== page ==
Despite Americans’ instinctive openness, decades of deadly overdoses and mass shooting victims remind them that there have to be boundaries. The difficulty of controlling protests in Russia and China reminds them that closing down too hard can destabilize the government’s hold on society and trigger an exodus. The question that remains to be answered is whether these vast societies will push their limits to the extreme such that they lose the things that closure was meant to secure and that openness was meant to allow.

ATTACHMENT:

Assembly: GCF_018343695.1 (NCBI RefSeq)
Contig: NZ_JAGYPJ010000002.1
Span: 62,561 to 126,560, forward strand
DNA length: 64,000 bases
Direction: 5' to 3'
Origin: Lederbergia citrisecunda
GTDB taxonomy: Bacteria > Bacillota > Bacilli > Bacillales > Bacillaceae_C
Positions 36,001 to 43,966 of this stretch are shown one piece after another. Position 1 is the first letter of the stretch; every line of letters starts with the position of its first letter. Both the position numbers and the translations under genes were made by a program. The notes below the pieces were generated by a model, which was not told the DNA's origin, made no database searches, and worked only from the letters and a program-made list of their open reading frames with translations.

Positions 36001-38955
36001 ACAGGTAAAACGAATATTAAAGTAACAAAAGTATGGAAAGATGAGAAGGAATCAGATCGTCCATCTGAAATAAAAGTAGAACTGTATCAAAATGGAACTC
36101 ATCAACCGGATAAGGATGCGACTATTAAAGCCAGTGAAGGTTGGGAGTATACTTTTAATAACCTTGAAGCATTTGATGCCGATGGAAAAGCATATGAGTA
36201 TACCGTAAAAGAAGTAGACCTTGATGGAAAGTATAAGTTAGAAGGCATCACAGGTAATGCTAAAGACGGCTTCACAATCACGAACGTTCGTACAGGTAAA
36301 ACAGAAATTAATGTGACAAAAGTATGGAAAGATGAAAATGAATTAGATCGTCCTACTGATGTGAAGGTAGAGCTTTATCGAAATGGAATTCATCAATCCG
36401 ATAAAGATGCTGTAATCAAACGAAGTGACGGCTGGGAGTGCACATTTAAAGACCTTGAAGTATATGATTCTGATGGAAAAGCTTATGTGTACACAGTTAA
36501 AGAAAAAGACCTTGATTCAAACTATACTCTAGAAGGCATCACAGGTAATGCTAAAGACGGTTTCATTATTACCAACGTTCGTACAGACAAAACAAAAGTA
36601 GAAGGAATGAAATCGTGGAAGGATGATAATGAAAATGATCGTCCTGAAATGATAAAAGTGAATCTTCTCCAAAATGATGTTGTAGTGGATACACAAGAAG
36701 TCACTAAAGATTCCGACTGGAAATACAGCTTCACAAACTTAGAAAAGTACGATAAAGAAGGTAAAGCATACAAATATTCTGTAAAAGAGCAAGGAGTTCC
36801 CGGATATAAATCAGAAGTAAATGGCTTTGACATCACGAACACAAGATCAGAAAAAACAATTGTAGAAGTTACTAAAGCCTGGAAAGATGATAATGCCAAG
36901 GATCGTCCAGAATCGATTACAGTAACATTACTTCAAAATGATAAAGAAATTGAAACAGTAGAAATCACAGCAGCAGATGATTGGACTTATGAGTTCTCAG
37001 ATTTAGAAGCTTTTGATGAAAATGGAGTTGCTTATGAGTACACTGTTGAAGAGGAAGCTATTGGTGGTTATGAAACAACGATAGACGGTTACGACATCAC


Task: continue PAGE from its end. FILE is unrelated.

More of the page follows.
In her 2010 book, The Red Corner: The Rise and Fall of Communism in Northeastern Montana, Verlaine Stoner McDonald resurrects the surprising but largely forgotten episode of agrarian radicalism in Sheridan County, Montana. Over ten years after its publication, McDonald’s stellar work of microhistory continues to provide food for thought to readers interested in both the political promise and limits of agrarianism, localism, and left-wing populism.